The company’s next lander, named Griffin for former NASA chief Mike Griffin, is slated to launch in 2025 carrying instruments to search for water ice and other scientific objectives.
|Upcoming Private Moon Missions
|Intuitive Machines Nova-C lander – Late 2024
|Masten Mission One lander – 2025
|Astrobotic Griffin lander – 2025
“Astrobotic maintains our goal of being the company with the most successful flights to the moon this decade,” said Thornton.
While small compared to government efforts of the 1960s and 70s, this new generation of private moon landers are laying the groundwork for expanded lunar exploration – and even possible mining, tourism and lunar settlement operations in the future.
Legacy of Space Icons’ Ashes Will Live On Despite Failed Moon Trip
For supporters of space exploration, the symbolism of legends like “Scotty” and “Gordo” traveling to the moon, even in ash form, was significant.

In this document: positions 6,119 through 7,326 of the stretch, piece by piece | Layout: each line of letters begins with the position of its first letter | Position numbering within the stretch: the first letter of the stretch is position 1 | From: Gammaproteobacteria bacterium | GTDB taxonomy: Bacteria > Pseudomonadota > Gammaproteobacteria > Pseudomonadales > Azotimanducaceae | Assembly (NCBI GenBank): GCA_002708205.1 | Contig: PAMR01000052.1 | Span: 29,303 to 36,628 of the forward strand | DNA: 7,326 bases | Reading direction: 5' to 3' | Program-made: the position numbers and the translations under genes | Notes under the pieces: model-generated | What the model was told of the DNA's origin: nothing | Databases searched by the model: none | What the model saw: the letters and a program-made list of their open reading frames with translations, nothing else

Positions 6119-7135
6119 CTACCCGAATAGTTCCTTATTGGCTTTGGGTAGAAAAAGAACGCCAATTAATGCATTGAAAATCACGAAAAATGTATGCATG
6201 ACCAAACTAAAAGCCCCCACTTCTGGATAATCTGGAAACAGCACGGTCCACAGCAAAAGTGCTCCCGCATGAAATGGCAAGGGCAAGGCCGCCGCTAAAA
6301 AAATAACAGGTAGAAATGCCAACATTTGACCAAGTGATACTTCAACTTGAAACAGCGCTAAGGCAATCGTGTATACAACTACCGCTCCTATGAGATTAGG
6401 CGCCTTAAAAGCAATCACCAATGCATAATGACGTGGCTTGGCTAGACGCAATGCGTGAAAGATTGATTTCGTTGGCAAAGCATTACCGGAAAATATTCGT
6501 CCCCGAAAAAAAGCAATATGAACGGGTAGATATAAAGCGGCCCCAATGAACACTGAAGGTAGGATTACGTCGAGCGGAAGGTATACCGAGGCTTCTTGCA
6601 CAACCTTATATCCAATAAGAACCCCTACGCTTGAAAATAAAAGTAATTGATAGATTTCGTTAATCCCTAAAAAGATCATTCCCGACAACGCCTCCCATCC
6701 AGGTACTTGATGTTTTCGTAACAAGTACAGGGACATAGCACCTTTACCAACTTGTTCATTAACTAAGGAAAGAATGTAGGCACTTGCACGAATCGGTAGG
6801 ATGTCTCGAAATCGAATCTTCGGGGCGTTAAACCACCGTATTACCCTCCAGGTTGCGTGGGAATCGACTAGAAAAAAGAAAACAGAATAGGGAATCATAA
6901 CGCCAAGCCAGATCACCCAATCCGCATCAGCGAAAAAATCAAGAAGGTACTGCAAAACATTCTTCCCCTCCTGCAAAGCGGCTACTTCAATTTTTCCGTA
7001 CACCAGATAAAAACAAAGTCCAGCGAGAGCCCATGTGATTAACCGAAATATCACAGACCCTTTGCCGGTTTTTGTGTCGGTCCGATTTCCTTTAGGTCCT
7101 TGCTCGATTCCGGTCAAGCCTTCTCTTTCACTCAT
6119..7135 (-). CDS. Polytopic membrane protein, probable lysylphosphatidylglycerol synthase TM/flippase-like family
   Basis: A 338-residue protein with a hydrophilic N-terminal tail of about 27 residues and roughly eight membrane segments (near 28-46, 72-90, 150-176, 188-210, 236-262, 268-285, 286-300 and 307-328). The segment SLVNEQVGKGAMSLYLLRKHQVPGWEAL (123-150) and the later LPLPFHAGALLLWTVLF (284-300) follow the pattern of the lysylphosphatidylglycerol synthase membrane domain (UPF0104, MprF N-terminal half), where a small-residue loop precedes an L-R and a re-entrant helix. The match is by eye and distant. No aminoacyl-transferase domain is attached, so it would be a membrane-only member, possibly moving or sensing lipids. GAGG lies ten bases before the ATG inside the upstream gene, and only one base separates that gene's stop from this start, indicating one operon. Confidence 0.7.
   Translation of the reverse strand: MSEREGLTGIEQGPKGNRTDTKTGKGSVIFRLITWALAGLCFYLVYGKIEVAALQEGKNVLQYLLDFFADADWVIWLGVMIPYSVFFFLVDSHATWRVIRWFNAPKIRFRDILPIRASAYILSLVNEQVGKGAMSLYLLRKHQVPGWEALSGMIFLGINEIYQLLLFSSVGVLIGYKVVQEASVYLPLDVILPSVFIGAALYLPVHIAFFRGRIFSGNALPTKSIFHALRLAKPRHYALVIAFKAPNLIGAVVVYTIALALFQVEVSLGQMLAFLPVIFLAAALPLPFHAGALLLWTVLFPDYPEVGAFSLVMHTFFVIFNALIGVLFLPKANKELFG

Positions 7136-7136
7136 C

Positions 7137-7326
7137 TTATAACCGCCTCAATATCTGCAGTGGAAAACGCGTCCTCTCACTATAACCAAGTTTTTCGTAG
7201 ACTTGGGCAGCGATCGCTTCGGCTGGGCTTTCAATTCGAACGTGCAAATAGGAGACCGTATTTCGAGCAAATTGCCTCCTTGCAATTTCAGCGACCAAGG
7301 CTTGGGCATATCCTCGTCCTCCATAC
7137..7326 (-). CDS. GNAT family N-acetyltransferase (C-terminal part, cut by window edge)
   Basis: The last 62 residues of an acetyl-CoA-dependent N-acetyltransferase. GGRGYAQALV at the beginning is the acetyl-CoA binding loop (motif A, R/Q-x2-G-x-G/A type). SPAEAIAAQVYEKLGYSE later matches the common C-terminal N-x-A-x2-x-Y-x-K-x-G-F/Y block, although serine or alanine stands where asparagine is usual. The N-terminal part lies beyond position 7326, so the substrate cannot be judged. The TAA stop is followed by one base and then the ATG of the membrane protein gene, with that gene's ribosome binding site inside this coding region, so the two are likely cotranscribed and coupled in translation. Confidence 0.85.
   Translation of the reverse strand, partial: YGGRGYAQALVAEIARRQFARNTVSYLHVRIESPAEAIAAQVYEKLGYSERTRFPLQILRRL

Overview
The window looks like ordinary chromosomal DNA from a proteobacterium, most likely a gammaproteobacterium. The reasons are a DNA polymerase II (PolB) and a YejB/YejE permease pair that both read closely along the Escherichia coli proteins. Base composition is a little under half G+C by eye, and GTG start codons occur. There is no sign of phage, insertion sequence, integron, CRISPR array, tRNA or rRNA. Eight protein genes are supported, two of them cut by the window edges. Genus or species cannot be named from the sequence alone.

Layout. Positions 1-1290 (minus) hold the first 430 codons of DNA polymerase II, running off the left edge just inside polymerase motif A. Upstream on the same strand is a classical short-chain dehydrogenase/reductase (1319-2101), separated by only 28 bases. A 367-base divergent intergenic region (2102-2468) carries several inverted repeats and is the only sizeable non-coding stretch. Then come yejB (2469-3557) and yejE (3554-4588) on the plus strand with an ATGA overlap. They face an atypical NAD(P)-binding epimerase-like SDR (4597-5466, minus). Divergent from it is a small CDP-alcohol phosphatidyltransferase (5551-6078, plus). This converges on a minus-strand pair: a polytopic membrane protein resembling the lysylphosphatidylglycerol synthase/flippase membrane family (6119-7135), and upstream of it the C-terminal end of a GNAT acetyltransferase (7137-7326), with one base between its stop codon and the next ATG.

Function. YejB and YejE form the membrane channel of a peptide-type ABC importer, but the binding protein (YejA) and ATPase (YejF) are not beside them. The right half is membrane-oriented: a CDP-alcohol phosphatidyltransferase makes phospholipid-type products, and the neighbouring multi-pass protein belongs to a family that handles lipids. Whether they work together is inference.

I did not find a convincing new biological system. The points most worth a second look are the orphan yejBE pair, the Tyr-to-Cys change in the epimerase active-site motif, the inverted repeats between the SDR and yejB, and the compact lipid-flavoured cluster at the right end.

“They pioneered so much of the early Space Age, even fictionally in the case of James Doohan as Scotty. So while the ashes won’t make it, their adventurous spirit lives on to inspire future generations,” wrote NBC’s Rajagopal.
Perhaps there could still be a “burial in space” for the three space legends after their Peregrine misadventure fizzles out.
Celestis Inc., a private company that has flown symbolic cremated remains into orbit before, has offered to launch a small capsule with the ashes aboard a future rocket flight. While they wouldn’t reach the lunar surface, it would provide a fitting tribute to the Star Trek actor and astronauts whose daring exploits paved the way.
To err is human, but AI does it too. Whilst factual data is used in the production of these articles, the content is written entirely by AI. Double check any facts you intend to rely on with another source.